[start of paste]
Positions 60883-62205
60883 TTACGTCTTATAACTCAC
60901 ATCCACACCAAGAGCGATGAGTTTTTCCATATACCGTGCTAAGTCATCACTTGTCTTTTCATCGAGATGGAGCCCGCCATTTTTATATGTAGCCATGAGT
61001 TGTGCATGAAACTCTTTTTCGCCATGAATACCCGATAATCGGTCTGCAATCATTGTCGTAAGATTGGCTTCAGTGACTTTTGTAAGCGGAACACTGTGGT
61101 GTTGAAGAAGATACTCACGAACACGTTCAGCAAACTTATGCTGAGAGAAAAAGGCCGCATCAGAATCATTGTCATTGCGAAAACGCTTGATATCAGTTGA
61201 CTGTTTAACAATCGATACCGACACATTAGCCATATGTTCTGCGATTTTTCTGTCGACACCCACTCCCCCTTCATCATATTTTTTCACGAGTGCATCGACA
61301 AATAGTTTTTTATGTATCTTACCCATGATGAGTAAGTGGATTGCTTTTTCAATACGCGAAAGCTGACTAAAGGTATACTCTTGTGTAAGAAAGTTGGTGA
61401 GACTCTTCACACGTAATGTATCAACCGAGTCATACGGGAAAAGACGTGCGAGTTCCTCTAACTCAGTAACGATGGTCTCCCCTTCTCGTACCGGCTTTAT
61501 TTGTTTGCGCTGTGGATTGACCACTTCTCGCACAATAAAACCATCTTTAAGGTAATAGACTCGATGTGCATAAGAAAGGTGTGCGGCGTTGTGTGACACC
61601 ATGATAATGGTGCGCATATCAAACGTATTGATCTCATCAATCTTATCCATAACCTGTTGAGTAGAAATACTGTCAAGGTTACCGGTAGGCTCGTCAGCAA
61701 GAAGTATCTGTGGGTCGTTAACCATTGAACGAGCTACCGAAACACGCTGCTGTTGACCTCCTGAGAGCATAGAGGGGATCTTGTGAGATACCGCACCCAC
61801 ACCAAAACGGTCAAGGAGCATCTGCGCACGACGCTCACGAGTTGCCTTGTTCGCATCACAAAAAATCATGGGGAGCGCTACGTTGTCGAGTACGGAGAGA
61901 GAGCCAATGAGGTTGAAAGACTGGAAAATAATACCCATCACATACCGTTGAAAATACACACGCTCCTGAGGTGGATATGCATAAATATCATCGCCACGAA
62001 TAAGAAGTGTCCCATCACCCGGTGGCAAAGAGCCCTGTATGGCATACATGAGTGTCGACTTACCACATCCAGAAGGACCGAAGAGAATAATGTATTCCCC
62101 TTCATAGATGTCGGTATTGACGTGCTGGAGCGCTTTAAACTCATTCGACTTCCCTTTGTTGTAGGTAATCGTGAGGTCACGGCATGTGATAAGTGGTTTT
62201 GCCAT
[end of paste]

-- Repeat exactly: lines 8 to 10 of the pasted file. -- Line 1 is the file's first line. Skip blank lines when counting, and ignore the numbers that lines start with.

61401 GACTCTTCACACGTAATGTATCAACCGAGTCATACGGGAAAAGACGTGCGAGTTCCTCTAACTCAGTAACGATGGTCTCCCCTTCTCGTACCGGCTTTAT
61501 TTGTTTGCGCTGTGGATTGACCACTTCTCGCACAATAAAACCATCTTTAAGGTAATAGACTCGATGTGCATAAGAAAGGTGTGCGGCGTTGTGTGACACC
61601 ATGATAATGGTGCGCATATCAAACGTATTGATCTCATCAATCTTATCCATAACCTGTTGAGTAGAAATACTGTCAAGGTTACCGGTAGGCTCGTCAGCAA